What is a unionall type?

# What is a unionall type?

**jameson**#3

`UnionAll`

isnâ€™t actually part of the system right now (the closest approximation is the `TypeConstructor`

object that you can create via a `typealias`

), which is why the system makes type inference and dispatch mistakes in some cases. A `UnionAll`

type will allow the type system to make concrete statements about the meaning of a `TypeVar`

inside a parameterized `DataType`

. The pull request to add this documents it https://github.com/JuliaLang/julia/pull/18457/files#diff-644af0d842466925732f9d7271836363R76. Iâ€™ll try to unpack this description some:

Any `DataType`

is a concrete type. Unless it is abstract, then it couldnâ€™t have any subtypes, and we can make an instance of this. In order to represent a set of parameterized types, a `UnionAll`

must be added to indicate that it represents a set of types. The `UnionAll`

is a logic expression that means the type represents a set of related `DataType`

s. For example, when we write `Array`

, this type is describing the union of all array types that are parameterized by its two type parameters (`T`

and `N`

). Those parameters are `TypeVar`

's, which means that they are essentially placeholders variables which can be filled in with an actual value to construct a subtype. The `UnionAll`

bound documents how these variables may be matched and filled in when they appear multiple times. This `UnionAll`

will let the type system distinguish between two cases:

`Array{Complex{T}, 1} where T`

vs. `Array{Complex{T} where T, 1}`

(The `where T`

is the proposed syntax for constructing a `UnionAll`

.)

In the former case, this type describes the set of all arrays that contain a complex number parameterized by `T`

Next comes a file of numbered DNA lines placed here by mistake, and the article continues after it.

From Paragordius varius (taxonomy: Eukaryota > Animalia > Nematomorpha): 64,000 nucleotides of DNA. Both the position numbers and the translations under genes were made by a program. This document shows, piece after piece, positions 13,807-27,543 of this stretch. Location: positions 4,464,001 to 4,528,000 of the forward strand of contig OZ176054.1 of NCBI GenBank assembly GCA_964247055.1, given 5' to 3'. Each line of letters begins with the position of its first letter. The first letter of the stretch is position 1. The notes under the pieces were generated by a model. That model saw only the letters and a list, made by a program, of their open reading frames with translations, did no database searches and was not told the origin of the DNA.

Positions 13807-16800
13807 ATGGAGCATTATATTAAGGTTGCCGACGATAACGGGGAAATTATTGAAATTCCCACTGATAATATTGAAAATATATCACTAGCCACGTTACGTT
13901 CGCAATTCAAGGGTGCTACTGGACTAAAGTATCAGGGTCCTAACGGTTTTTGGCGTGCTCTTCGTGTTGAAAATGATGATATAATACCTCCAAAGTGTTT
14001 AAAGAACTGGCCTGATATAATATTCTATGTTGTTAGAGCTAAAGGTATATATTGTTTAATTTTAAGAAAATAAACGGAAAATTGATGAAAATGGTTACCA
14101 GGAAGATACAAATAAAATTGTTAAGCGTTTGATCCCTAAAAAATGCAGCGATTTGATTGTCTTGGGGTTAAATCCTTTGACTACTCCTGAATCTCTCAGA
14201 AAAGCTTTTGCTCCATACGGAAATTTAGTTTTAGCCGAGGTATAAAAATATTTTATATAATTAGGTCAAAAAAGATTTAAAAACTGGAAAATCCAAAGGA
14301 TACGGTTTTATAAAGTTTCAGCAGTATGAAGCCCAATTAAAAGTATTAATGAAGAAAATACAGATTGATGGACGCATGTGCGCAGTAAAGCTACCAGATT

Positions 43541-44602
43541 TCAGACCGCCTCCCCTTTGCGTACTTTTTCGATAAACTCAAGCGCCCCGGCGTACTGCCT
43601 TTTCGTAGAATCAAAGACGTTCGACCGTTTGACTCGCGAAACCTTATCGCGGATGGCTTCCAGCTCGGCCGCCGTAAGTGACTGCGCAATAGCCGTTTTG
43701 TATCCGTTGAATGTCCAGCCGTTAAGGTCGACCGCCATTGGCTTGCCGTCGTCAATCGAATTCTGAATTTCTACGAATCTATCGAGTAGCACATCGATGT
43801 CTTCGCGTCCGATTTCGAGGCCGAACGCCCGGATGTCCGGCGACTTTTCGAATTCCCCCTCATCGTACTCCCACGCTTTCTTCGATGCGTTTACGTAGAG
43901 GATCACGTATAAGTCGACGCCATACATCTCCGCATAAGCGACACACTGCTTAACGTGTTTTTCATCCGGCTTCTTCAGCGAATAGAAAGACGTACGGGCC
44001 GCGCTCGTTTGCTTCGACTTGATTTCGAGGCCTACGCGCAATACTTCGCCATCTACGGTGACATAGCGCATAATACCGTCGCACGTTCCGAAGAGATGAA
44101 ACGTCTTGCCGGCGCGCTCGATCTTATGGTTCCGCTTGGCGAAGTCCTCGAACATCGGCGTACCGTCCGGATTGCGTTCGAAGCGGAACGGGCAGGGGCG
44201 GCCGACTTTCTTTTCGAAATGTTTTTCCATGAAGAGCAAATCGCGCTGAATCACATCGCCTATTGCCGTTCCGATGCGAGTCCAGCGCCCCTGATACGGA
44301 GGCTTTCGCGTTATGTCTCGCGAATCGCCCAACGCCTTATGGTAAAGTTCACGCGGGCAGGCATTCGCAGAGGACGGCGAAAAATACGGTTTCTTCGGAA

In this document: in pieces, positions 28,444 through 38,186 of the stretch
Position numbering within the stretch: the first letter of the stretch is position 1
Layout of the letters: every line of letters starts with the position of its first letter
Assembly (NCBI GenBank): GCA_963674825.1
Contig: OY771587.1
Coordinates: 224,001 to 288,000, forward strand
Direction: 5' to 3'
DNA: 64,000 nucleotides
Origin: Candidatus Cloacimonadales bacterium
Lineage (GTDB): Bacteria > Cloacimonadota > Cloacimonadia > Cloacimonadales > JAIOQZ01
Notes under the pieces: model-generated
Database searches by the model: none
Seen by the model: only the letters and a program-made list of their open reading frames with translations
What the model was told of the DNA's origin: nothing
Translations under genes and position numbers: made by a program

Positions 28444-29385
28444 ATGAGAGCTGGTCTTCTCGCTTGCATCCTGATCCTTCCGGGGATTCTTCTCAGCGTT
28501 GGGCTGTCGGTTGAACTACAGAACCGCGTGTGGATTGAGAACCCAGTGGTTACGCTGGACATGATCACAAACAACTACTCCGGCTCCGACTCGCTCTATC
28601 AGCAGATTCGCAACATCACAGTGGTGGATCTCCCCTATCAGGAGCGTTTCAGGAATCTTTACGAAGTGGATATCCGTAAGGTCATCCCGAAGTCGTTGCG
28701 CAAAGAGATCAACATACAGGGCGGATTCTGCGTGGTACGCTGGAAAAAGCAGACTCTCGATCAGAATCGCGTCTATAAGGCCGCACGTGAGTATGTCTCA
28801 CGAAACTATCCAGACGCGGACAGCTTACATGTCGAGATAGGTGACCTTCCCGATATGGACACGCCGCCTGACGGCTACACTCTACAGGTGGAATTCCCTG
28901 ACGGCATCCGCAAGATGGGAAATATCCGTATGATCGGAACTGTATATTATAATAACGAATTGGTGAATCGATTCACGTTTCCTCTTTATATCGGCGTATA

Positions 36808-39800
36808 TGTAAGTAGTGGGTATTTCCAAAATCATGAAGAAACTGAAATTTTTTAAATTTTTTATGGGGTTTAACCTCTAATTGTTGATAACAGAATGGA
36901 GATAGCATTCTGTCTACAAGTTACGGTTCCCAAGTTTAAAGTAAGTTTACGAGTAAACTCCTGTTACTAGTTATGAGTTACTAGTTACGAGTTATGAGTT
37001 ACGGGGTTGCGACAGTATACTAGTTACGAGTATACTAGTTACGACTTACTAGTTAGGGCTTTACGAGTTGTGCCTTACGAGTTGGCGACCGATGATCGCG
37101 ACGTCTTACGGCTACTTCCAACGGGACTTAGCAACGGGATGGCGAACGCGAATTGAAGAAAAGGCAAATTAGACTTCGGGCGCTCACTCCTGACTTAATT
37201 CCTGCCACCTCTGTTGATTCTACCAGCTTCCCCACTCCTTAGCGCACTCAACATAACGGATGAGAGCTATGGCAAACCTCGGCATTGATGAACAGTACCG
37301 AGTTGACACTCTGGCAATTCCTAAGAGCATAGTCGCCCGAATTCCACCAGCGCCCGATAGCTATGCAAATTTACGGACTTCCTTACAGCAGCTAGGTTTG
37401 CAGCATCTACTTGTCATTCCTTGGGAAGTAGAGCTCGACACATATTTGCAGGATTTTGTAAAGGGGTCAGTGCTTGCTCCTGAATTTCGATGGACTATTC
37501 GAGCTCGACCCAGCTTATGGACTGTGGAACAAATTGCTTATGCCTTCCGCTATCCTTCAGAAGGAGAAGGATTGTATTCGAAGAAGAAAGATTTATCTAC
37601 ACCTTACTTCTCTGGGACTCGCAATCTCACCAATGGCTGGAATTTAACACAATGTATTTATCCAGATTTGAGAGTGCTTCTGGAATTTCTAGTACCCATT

. In the latter case, this expression describes the single array type that contain any type of complex number. The latter case is a subtype of the former.

I hope this helps! Iâ€™m excited to see this addition to the system, since it will allow users to write down more precise type parameterizations, and so the type system will be correct (making type-inference more reliable).

**andyferris**#4

This is very interesting, thank you.

At the moment (v0.5) we could also dispatch on a subtype of `Array{T,1} where T <: Complex`

, and the concrete vector type which can hold any complex number would be `Array{Complex{Any},1}`

.

Am I guessing the type you wrote, `Array{Complex{T} where T, 1)`

is more flexible, in that we might want `Array{Complex{T},1} where T<:Union{Float64,Float32}`

for example? At the moment I *could* write `Array{T,1} where T <: Union{Complex{Float64},Complex{Float32}}`

but I guess the new syntax is much more succinct and to the point, and additionally it automatically fills in the missing abstract type, so it effectively allows `T <: Union{Complex{Float64}, Complex{Float32}, Complex{Union{Float64, Float32}}}`

?

EDIT: I think I overcomplicated the aboveâ€¦ but I am beginning to appreciate the subtleties

Any DataType is a concrete type

So, is there a convenient way of constructing and maintaining a binding to an abstract type? E.g. `AbstractFloat(1.0)`

just returns `Float64`

, not an `AbstractFloat`

box. The system seems to do its best to not let you use such a box - and while I do understand the box is used internally, this isnâ€™t exactly user controlled.

EDIT: `ANY`

being the only way I know of, whereas `ANY{T} where T`

might be a better model of an abstract box at the Julia language level.

**jameson**#5

the concrete vector type which can hold any complex number would be Array{Complex{Any},1}.

Semantic precision becomes necessary here. That Array can only hold instances of the Complex{Any} type. Whereas `Array{Complex, 1}`